Not only is the text on the right more inviting, but the sections of text are broken frequently and at natural transitions between ideas. Short patches of digital writing are far easier to read from both a visual and content standpoint.
These are a blogger's best friends. They an easily break up list material or help distinguish different points you're trying to make. Check out these examples.
- Numbered text is especially useful if you have a list of tasks that must be done in sequence.
- You should use this approach with lists of 3 or more items.
- Ennumerated bullets are also good for Top Ten or other lists where specific ranges are referenced.
- Bulleted lists are more useful when the items listed do not need to be presented in a hierarchy.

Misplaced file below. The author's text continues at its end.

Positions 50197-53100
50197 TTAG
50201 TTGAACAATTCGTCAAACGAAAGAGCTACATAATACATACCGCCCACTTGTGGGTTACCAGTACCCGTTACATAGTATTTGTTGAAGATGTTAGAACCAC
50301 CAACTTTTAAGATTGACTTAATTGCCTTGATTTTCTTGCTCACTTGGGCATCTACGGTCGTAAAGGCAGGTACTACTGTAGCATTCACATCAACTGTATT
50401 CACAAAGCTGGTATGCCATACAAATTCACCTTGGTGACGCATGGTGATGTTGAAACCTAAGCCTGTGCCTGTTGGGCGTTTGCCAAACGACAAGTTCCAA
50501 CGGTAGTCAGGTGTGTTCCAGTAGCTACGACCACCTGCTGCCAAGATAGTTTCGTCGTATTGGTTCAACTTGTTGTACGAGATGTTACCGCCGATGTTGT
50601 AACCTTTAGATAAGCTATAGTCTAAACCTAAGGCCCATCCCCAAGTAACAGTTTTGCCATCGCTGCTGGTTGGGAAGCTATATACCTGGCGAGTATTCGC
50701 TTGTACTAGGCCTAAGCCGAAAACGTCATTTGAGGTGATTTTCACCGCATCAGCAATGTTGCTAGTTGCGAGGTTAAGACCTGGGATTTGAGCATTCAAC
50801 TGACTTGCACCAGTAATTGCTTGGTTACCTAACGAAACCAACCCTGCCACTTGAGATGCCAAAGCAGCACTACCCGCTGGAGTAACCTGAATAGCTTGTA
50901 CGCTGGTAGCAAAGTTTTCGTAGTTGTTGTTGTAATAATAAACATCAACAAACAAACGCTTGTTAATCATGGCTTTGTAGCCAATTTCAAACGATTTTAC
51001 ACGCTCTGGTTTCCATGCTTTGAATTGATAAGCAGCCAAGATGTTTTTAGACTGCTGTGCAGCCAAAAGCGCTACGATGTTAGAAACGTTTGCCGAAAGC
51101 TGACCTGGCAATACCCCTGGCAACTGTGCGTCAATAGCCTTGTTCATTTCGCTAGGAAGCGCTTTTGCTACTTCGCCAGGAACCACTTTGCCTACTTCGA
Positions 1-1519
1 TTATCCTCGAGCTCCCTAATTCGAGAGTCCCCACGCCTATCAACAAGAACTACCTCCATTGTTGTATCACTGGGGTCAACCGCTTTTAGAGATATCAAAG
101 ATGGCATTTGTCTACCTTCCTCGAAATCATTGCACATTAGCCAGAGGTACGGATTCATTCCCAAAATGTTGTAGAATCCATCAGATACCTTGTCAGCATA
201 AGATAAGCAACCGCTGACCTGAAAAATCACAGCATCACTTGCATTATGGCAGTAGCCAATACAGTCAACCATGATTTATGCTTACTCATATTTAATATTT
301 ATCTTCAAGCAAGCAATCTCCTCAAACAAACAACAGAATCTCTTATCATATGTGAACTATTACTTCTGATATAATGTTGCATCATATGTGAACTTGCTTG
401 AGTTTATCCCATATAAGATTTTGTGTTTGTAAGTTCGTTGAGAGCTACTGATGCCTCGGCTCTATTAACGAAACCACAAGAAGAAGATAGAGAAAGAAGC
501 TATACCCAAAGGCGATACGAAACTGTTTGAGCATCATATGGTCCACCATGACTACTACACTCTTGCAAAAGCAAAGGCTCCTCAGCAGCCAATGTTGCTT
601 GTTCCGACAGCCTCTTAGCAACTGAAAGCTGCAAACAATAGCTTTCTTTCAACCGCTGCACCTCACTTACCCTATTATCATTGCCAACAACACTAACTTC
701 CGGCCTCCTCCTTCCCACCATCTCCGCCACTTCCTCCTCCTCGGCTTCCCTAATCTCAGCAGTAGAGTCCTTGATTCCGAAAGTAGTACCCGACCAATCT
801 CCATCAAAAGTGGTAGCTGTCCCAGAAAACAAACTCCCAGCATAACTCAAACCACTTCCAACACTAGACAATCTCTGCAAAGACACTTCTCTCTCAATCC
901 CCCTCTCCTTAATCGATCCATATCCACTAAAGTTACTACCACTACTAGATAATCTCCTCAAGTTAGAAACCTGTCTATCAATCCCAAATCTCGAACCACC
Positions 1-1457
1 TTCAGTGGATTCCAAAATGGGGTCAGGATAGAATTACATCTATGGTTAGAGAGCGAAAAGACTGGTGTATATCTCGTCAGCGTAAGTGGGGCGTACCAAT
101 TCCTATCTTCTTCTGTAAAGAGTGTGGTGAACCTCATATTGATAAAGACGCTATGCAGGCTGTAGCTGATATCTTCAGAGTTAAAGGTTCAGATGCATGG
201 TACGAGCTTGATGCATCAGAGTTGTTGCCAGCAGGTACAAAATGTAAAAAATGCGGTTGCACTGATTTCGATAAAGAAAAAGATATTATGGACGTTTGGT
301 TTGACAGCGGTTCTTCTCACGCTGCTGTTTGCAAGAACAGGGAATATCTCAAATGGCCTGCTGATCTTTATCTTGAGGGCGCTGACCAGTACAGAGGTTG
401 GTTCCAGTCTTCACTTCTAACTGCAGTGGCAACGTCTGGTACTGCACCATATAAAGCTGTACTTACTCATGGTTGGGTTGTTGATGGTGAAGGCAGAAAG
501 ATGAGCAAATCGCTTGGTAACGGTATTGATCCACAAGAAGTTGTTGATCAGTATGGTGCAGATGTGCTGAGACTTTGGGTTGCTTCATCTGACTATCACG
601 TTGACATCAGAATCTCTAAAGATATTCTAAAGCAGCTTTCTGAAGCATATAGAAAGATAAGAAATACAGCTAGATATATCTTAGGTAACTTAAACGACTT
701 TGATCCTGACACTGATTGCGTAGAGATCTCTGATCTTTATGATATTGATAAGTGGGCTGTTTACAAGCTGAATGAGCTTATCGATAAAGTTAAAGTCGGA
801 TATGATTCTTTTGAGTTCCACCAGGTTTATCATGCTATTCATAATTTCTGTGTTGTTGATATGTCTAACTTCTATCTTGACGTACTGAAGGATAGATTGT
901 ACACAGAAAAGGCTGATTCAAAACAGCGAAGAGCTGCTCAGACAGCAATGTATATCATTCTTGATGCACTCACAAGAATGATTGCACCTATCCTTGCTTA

- These kinds of lists are good for sharing very short fragmented content.
- If you want to offset a list of links to direct your readers elsewhere into your blog, bullets can help.
Bolded lists use the first word of each short paragraph to accentuate specific content. These are useful for setting apart sections of only a sentence or two each.
These kinds of lists don't come built in with indents; use the indent feature to highlight them. You may wish to separate them with more white space for easy of reading.
Using bolded lists comes in handy when you've already used other kinds of graphical listing tools. This way you can build in some visual diversity.
Here are some other design elements you can use to create a user-friendly blog experience for your readers.
Blow-up quotes "call out" content from inside a blog so that it gets noticed immediately! Sometimes a designer might even box it in, boldface it, or use a different color.